Experiment Outlining The Effects of Anti-Appetite Drug
In recent years, a variety of new methods of appetite control have been marketed to consumers, both in America and around the globe. There are a variety of different methods, as well, ranging from pure diet and exercise to extreme options like the roux-en-y gastric bypass, meant to prevent absorption of many nutrients by our system. Recently, however, a breakthrough drug has been discovered that mimics the effects of gastric bypass in the sense that it practically reduces the size of the stomach without the risks and dangers of surgery and the potential for complications from the gastric bypass procedure. This new drug has been found effective in small research studies to work with the body to reduce the amount of food eaten, rather than by limiting the absorption of food in the digestive tract. With the successes that have been seen in preliminary research, a grant was given to commission this study, which will examine on a far larger scale whether the relationships that were found in preliminary research will stand up when the drug is given to a much larger sample group. Methodology
The methodology for this experiment is relatively simple, although for the sake of thoroughness, does need to explained in order to fully understand the scope of the proposed study. The first thing that needs to be discussed is the selection of our participants. While it is possible to gather information by randomly selecting people to participate in this study, the results need to be as accurate as possible. As such, the conclusions that are to be drawn at the end of the study need to be based on data gathered from people who would likely be real-world users of this drug. As such, the participant group needs to be modified to include only participants who are morbidly obese. For the purposes of this study, the definition of morbid obesity from the National Center for Biotechnology Information (abb. NCBI, a sub-division of the National Institute for Health, abb. NIH) will be used. The NCBI defines morbid obesity as being 100 pounds or more over the target weight for a given age & height, or having a BMI greater than 40kg/m2 (Obesity, n.d.).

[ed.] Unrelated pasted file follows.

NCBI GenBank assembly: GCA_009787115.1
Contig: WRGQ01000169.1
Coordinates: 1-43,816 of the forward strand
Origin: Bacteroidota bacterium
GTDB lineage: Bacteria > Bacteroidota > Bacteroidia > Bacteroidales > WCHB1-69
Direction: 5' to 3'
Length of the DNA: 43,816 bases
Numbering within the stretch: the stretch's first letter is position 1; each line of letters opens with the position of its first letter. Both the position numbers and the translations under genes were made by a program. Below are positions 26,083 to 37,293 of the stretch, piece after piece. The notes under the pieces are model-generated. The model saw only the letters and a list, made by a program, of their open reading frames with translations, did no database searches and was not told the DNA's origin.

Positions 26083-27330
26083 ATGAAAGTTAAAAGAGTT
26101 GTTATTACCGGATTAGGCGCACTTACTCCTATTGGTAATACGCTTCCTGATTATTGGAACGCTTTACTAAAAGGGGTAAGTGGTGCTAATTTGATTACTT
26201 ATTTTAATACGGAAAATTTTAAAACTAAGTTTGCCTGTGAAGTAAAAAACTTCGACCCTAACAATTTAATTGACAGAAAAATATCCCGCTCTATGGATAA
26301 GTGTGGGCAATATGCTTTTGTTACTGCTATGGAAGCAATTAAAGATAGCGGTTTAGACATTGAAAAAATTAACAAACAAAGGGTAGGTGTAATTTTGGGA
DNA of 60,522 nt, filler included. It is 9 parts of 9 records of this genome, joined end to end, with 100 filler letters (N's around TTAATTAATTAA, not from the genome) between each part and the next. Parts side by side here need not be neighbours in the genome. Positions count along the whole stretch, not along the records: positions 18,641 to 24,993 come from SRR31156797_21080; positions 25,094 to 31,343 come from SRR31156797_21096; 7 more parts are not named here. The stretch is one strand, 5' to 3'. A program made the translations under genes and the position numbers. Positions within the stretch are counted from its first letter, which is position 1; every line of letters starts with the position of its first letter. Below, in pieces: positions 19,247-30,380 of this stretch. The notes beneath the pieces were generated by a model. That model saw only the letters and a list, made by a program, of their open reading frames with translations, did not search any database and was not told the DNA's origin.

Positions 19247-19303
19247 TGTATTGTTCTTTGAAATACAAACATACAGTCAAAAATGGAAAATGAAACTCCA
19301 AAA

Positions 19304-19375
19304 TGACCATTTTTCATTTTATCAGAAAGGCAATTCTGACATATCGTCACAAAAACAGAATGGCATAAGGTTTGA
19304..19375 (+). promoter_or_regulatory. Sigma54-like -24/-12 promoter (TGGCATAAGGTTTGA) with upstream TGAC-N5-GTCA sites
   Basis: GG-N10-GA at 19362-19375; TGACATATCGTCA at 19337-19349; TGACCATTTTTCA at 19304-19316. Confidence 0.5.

With a participant group defined, the next step is to look at the actual methodology for conducting the study. There are two options for how we can conduct this study. The first is to use a fully laboratory-like setting, hospitalizing patients while they participate to ensure that food quantity and quality are the same among all participants. Now, while this is a fundamentally sound idea in theory, it cannot be implemented without compromising the data that would otherwise be collected. The chances are that the participants in our study did not become obese while eating food from a hospital. Therefore, this study must leave the control of deciding where to eat, what to eat and how much to eat directly in the hands of participants. This way, they can maintain their current lifestyle and see if the drug will work for them to decrease their appetite in their natural setting, rather than being held in some sort of proverbial mouse cage with the inability to behave naturally. In order to accurately measure the effects of the drug that is on trial, there must be a form of control group. Even though this study cannot be performed in a purely laboratory setting, there should be as much done as possible to ensure the legitimacy of this experiment. Therefore, this study will equally divide participants into two groups, a control group who will receive a placebo, and a test group who will receive the real drug.
Many people will also agree, as well, that losing weight is not a process that happens overnight. Therefore, this study must be a longitudinal study, tracking the results of participants with a repeated measures design. Participants will be scheduled...